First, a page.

Announced at the same time as the G7 X Mark III, Canon’s latest G5 X model marks quite a departure from its predecessor.
The G5 X II comes almost four years after the original G5 X, and features a pretty different kind of design – making it actually very similar to its G7 X Mark III sibling. The biggest differences being that the G5 X Mark II is equipped with a viewfinder, while the G7 X Mark III is not, while the G5 X Mark II also has a slightly longer zoom lens.
A one-inch, stacked 20 megapixel sensor is found inside the G5 X Mark II, and it is joined by a 5x optical zoom lens giving you the equivalent of 24-120mm in 35mm terms. The maximum aperture ranges from f/1.8 – f/2.8.
Other interesting features include a pop-up electronic viewfinder and a tilting touch-sensitive LCD screen. There’s also inbuilt Wi-Fi and Bluetooth, USB-C battery charging, uncropped 4K video recording and burst shooting at up to 30fps – a new Digic 8 processor helps to facilitate some of those more advanced features.
At the time of writing, the Canon Powershot G5 X Mark II is available to pre-order for around £849 / $899. That puts it at around £150 more expensive than the G7 X Mark III, which can be picked up for just under £700 / $799.
Ease of Use
|Front of the Canon PowerShot G5 X Mark II|
Somewhat unusually for a “Mark II” version of a camera, the G5 X Mark II is quite a departure from its predecessor. The biggest difference is that the viewfinder is no longer found centrally mounted on the camera’s top-plate, but instead is found to the left, retracted into the body – in fact the camera is very close in size and design to the Sony RX100 range, which also features a pop-up, 0.39-inch, 2.39-million dot viewfinder.
Canon clearly had the aim of making the G5 X Mark II much more svelte and therefore better able to fit in a pocket. Changing the viewfinder style – as well as removing the fully articulating screen – sees it have much more diminutive dimensions that make it more appealing as a carry around or day trip type of camera.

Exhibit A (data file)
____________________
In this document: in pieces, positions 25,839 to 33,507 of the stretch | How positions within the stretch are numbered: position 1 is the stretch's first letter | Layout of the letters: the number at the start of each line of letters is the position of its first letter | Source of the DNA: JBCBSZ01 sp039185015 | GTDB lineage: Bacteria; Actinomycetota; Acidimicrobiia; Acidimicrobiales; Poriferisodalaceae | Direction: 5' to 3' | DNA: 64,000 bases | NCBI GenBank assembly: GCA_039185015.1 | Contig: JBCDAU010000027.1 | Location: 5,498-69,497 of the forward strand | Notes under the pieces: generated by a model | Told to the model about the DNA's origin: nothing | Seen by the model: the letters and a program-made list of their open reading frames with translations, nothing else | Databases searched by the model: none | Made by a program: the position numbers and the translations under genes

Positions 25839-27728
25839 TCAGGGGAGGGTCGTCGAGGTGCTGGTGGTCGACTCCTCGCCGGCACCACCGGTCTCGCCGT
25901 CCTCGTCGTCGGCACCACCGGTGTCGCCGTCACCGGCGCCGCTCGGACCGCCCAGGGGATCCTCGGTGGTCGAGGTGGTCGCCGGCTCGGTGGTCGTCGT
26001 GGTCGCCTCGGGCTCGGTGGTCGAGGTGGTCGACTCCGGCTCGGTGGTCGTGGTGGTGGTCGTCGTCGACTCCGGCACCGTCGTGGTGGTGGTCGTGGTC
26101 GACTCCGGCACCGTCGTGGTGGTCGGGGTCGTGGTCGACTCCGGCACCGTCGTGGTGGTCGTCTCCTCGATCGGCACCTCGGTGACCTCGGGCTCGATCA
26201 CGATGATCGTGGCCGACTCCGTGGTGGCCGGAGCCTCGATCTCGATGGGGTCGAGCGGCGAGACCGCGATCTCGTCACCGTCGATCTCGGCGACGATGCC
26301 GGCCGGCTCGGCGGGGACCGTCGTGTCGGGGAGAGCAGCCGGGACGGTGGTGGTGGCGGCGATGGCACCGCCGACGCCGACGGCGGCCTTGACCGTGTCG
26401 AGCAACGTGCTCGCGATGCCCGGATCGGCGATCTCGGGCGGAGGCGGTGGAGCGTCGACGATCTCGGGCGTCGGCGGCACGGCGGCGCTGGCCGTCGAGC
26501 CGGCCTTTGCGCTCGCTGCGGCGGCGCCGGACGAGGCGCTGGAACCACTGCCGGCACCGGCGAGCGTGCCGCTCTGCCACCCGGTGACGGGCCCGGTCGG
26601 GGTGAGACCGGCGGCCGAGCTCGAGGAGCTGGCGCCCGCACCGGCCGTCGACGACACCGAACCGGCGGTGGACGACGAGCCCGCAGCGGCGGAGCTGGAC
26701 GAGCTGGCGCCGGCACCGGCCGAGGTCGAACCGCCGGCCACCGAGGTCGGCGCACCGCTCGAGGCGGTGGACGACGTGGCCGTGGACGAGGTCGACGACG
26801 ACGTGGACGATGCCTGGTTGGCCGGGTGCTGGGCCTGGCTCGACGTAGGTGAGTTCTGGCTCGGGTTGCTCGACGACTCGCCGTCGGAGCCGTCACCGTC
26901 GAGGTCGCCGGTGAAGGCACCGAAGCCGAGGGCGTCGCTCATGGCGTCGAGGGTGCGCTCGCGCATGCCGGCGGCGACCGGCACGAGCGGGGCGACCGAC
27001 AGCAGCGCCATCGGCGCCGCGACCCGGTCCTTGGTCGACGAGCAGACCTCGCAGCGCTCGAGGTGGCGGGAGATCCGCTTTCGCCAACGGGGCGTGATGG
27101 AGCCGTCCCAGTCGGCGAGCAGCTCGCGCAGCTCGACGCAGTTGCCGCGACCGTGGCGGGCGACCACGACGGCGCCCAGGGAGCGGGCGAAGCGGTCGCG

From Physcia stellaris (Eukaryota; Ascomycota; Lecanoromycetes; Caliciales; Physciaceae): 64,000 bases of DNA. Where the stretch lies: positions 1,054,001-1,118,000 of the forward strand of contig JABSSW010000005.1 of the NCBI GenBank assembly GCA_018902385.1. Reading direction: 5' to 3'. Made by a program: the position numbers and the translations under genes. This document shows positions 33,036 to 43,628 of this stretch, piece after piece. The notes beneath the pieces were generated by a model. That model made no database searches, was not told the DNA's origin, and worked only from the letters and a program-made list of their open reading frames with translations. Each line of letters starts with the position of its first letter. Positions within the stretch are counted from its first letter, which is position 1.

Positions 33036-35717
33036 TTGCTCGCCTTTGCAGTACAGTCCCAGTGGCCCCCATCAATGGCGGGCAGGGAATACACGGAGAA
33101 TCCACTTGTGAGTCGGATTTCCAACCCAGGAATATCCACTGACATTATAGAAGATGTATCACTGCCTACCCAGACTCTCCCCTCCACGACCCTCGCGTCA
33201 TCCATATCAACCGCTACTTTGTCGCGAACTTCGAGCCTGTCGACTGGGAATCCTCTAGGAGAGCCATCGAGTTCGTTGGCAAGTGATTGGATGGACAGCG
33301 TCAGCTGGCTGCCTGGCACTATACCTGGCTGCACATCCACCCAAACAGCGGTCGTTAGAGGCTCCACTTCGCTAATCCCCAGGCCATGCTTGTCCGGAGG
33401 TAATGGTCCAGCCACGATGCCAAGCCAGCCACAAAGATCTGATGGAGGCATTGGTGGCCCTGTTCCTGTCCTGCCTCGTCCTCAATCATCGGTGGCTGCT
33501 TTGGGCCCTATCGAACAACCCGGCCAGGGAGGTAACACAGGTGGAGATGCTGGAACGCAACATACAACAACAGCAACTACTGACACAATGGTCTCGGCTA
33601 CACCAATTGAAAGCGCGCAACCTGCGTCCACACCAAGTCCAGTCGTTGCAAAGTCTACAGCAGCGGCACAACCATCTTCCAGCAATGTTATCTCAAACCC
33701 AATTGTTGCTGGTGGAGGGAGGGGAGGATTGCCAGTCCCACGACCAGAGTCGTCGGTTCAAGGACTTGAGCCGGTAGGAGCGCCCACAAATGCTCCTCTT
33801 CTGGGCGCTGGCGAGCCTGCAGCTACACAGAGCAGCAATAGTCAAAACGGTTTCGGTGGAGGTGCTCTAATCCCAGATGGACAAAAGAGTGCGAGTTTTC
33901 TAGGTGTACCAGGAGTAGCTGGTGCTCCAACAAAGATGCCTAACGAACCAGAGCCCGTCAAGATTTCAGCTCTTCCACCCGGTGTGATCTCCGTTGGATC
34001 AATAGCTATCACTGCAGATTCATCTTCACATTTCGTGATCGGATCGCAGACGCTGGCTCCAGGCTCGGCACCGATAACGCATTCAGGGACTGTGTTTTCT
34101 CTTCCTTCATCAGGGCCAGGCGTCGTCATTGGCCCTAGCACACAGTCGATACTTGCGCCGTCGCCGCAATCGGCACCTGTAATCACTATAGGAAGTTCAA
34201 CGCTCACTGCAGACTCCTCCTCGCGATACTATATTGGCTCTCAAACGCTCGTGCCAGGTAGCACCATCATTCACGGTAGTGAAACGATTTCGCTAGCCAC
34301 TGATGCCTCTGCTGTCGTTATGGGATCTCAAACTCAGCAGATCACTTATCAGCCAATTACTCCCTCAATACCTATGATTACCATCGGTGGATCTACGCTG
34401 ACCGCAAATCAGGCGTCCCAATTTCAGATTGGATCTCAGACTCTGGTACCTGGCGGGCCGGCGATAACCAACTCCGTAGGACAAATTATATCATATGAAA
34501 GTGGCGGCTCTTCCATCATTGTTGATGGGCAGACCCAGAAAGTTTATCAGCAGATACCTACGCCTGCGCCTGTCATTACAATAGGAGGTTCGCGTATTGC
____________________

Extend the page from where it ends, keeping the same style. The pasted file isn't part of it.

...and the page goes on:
On the front of the camera is – considering the size of the camera – a reasonably chunky finger grip which makes it feel pretty secure in the hand. Indeed, it feels much nicer than the smooth, flat bodies of the Sony RX100 series which have always felt just a little bit too slippery and perilous.
|Rear of the Canon PowerShot G5 X Mark II|
In order to use the viewfinder, first of all you’ll need to push down a switch on the side of the camera, and then pull the eyepiece out from the popped up finder. This is something that older RX100 models used to feature, but have since been changed to a fully ready to go version on the Mark VI and VII models. Here on the G5 X Mark II it’s a slightly frustrating two-step process that could potentially lead to missed shots on occasion, but there’s nothing to stop you from leaving the finder in its popped out state when in the midst of a shooting session. The viewfinder is on the small side, naturally, but it’s still quite pleasant to use if you prefer composing your images in this way.
Announced at the same time as the G7 X Mark III, it’s fair to say that the G5 X Mark II’s target audience is those who are more concerned with photography than video (while the reverse is true for the G7 X Mark III). Although the G5 X Mark II can shoot uncropped 4K, crucially it is missing a microphone input, so it’s more for casual video recorders than anybody with a serious penchant for the moving image.
On the rear of the G5 X Mark II is a tilting touch-sensitive 1040k-dot LCD screen. It tilts downwards, as well as all the way forwards for framing selfies and videos. You can use the screen to change the focus point as well as making selections in both the quick menus and the main menus. It’s best used in conjunction with the various physical buttons which are found on the body of the G5 X Mark II, which we’ll come to shortly.
|Front of the Canon PowerShot G5 X Mark II|